Banjo Clock Brass Side Arm Duplication

Discussion in 'Clock Case Restoration and Repair' started by eskmill, Apr 15, 2012.

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  1. eskmill

    eskmill Registered User
    Donor NAWCC Member

    Aug 24, 2000
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    #1 eskmill, Apr 15, 2012
    Last edited: Apr 15, 2012
    Faced with a desire to preserve a very collectible banjo clock that had lost its left side arm. I decided to reproduce a mirror image of the existing right-hand side arm. This to preserve the as-found condition of the timepiece.

    A search for a readily available side-arm of the same style and length proved fruitless. Instead of having the reproduction laser or water abrasive cut. I simply traced the existing side arm on a piece of 1/8" thick solid brass plate and hand cut the item using a combination of chain-drilling, sawing and hand filing.

    It is 0.015" thicker than the original, thus obvious to the critical eye. Cutting and filing the piece was an all-day long task for five days.

    Would I hand-cut another? Nope. Have an exact machine-language drawing made and send the job to a laser or water cutting shop.

    Attached Files:

  2. Paul Arsenault

    Paul Arsenault Registered User
    Donor NAWCC Member

    Jan 21, 2007
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    looks GREAT...nice job
  3. Thyme

    Thyme Registered Users

    Sep 18, 2006
    metro NY area
    You did a beautiful job and I fully appreciate how long doing it takes. However, it is apparent by comparison that it is not of the same material as the original.

    If you keep searching on FleaBay you might eventually find a junk case that has the arms intact.
  4. eskmill

    eskmill Registered User
    Donor NAWCC Member

    Aug 24, 2000
    Region Flag:
    Thank you for the complement Thyme. You are correct, the original side arm is an original cast brass with various thickness although obviously draw filed flat both sides and to an extent, the edges but shows some casting exclusions.

    My hand sawn copy on the left leaves no doubt that it is not original and is so noted on the back side. I considered using aluminum colored by anodizing but I had the 1/8" brass on hand. In time it will assume a matching patina but will never be identical or mistaken as original.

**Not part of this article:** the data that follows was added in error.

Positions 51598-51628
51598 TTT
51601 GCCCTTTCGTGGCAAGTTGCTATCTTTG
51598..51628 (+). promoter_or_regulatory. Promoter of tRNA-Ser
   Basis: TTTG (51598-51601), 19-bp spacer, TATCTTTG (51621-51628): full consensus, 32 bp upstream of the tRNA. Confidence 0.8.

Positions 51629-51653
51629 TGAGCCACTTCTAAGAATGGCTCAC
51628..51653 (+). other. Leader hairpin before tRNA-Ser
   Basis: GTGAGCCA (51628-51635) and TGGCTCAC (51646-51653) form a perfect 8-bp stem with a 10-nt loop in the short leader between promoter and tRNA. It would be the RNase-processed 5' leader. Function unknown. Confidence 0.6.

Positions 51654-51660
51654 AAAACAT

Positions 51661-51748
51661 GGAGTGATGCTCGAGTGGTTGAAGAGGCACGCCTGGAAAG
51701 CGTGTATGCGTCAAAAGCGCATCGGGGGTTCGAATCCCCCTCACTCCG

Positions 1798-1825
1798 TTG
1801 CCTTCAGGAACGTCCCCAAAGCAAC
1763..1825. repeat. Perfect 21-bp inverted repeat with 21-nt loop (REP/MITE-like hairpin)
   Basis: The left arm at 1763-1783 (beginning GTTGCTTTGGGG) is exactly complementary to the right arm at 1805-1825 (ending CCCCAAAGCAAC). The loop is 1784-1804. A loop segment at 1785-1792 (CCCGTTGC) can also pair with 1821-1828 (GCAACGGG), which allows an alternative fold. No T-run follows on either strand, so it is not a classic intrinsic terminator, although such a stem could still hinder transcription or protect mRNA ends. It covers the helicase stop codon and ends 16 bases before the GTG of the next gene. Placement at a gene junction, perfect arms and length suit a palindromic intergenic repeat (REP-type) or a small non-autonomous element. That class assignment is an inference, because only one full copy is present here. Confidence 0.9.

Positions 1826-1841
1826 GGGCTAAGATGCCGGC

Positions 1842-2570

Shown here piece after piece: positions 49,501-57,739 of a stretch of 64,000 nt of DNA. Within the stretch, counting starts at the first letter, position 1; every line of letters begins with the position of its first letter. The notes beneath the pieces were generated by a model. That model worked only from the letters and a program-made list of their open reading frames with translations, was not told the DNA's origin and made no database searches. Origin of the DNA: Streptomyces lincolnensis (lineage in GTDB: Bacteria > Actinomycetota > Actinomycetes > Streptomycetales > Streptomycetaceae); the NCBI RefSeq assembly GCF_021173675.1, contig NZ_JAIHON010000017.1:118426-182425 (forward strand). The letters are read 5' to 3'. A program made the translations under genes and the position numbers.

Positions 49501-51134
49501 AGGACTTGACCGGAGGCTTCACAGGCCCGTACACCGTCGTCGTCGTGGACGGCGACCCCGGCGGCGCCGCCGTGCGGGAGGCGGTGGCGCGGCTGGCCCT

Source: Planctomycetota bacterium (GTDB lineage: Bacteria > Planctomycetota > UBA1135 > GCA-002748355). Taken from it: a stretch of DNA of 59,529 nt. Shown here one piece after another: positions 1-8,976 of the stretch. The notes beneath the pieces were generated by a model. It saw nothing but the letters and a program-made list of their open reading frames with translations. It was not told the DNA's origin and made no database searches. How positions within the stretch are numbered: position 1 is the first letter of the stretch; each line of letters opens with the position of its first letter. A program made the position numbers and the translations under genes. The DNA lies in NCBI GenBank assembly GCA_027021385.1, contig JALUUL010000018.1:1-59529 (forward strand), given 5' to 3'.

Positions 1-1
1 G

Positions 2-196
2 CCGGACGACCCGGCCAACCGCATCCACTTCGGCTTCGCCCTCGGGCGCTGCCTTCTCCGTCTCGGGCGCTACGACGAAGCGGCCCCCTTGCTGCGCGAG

The timepiece has no provenance but absent the hand made side arm and pendulum restraint has every character of one made under the tutelage and in the period of Willard in the Boston Neck. Other than the side arm and pendulum restraint, I have not plans other than to preserve the clock as found.
  5. tbonjour

    tbonjour Registered User
    NAWCC Member

    Oct 27, 2008
    It looks like an early clock that had the throat attached with small external bolts. I would like to see the rest of the clock. The replacement sidearm looks very good. Did the original sidearm have a brad through the center diamond?

    Tom Bonjour
    Blackford County
  6. the 3rd dwarve

    the 3rd dwarve Registered User

    Nov 3, 2000
    Hi Les,

    The side arm came out well. Once it oxidizes a little it will look like it has always been there.

    I sent a small job out to be water jet cut 2 weeks ago. They did a great job but machine time was $125 per hour with a one hour minimum plus engineering time to enter the data. We’re trying to get away from plasma cutting as it changes the molecular structure of the metal adjacent to the cut and that makes the chances of a flaw in the weld higher but the cost of water jet for small jobs is high. The cost of laser cutting is just as high if not higher.

    Besides, there no craftsmanship in pushing buttons. I know you feel good about making it the way the original was made and having it turn out so well.


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